A team of students from Indian Institute of Science bagged a coveted award at the Student Design Competition conducted by American Helicopter Society International. This is what the students had designed.
This August, four students from Indian Institute of Science, Bangalore, won the ‘Best New Entry – Graduate’ award at the Student Design Competition conducted annually by the American Helicopter Society International.
The challenge was to design a small helicopter that can carry packages weighing up to 10kgs and can deliver them in urban settings.
The eco-friendly aspect of the challenge was that the helicopter should function at a noise level lower than a prescribed limit, with minimal carbon footprint. Team Lakshya, of aerospace engineering department of IISc, came up with two solutions:
- To deliver lighter packages: A four-blade small helicopter (a quad-rotor, looks like a drone) that derives power from the vibrations of its blades.
- To deliver heavier packages: A conventional unmanned aerial vehicle
Both the vehicles partly derive power from their blades, thus reducing carbon footprint as compared to helicopters which are fully powered by fossil fuels.
The technology behind using energy from blade vibrations has been developed by the Non Linear Multifunctional Composites Analysis and Design (NMCAD) laboratory of the department of aerospace engineering in IISc. The institute is in the process of getting the technology patented. The team behind the development of this technology was crowned ultimate champion at the 4th edition of UNESCO-Airbus biennial innovation challenge, “Fly Your Ideas (FYI)” at Hamburg, Germany, in June this year.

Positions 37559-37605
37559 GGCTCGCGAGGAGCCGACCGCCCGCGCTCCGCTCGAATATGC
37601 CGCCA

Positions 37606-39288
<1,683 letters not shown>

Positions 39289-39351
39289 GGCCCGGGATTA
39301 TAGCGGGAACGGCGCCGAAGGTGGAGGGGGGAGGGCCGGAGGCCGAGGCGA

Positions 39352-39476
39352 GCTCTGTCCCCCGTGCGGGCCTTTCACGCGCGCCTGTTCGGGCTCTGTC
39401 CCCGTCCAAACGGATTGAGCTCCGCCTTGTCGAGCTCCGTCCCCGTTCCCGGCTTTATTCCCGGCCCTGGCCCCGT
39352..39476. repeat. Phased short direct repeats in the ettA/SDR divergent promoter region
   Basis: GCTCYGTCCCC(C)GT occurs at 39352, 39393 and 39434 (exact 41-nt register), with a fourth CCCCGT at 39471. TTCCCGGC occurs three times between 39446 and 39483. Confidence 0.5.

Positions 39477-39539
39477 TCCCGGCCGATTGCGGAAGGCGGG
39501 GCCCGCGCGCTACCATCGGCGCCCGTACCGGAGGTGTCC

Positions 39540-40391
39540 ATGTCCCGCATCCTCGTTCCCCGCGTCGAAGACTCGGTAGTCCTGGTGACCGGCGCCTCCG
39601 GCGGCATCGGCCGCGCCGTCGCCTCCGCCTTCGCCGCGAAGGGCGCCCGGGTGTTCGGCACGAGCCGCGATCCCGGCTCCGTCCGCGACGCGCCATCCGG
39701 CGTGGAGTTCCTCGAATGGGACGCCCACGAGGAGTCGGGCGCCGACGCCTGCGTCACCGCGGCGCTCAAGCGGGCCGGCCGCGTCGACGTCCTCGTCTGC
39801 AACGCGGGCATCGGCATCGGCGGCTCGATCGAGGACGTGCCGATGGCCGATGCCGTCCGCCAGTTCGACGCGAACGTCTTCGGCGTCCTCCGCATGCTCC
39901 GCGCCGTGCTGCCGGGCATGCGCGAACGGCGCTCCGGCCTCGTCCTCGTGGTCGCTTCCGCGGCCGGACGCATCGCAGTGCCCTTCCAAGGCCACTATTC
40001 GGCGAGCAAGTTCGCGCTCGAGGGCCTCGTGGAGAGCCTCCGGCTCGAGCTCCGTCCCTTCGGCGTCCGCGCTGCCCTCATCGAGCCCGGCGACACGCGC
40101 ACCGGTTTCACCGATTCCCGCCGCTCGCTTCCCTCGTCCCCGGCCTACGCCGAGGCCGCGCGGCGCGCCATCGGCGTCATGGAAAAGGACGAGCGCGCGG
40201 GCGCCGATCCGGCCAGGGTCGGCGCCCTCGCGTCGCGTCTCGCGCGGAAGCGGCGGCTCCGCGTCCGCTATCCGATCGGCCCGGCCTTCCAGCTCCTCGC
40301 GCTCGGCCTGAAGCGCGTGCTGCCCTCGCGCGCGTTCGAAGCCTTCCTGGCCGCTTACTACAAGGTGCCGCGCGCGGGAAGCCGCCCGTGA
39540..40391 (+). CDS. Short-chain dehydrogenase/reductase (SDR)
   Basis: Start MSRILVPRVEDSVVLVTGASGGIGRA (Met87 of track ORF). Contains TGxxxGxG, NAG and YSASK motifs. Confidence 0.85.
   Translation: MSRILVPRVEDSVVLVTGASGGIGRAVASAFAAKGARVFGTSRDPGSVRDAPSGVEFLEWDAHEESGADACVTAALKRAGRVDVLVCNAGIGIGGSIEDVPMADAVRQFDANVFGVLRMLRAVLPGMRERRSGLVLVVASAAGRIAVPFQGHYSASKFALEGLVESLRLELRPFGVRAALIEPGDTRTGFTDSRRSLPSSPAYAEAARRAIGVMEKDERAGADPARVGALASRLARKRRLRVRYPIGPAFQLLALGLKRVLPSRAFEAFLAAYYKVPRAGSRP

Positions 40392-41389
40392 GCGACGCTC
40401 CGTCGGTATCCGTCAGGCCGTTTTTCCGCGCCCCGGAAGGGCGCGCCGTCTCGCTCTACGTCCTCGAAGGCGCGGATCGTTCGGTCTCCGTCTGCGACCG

American Helicopter Society organizes the Student Design Competition in association with other major helicopter companies, and this was the 32nd edition of the competition.
“The AHS International annual Student Design Competition challenges students to design a vertical lift aircraft that meets specified requirements, provides a practical exercise for engineering students at colleges and universities around the world and promotes student interest in vertical flight technology,” says that society’s website.
Every year, the organizers choose an open design problem and students have to submit their entries. The jury has academic and well as industry experts.
“It is indeed a proud moment and a wonderful experience to be recognised by the world’s most renowned vertical flight society,” said Rajnish Mallick, a doctoral graduate from IISc, who led Team Lakshya, to The Hindu.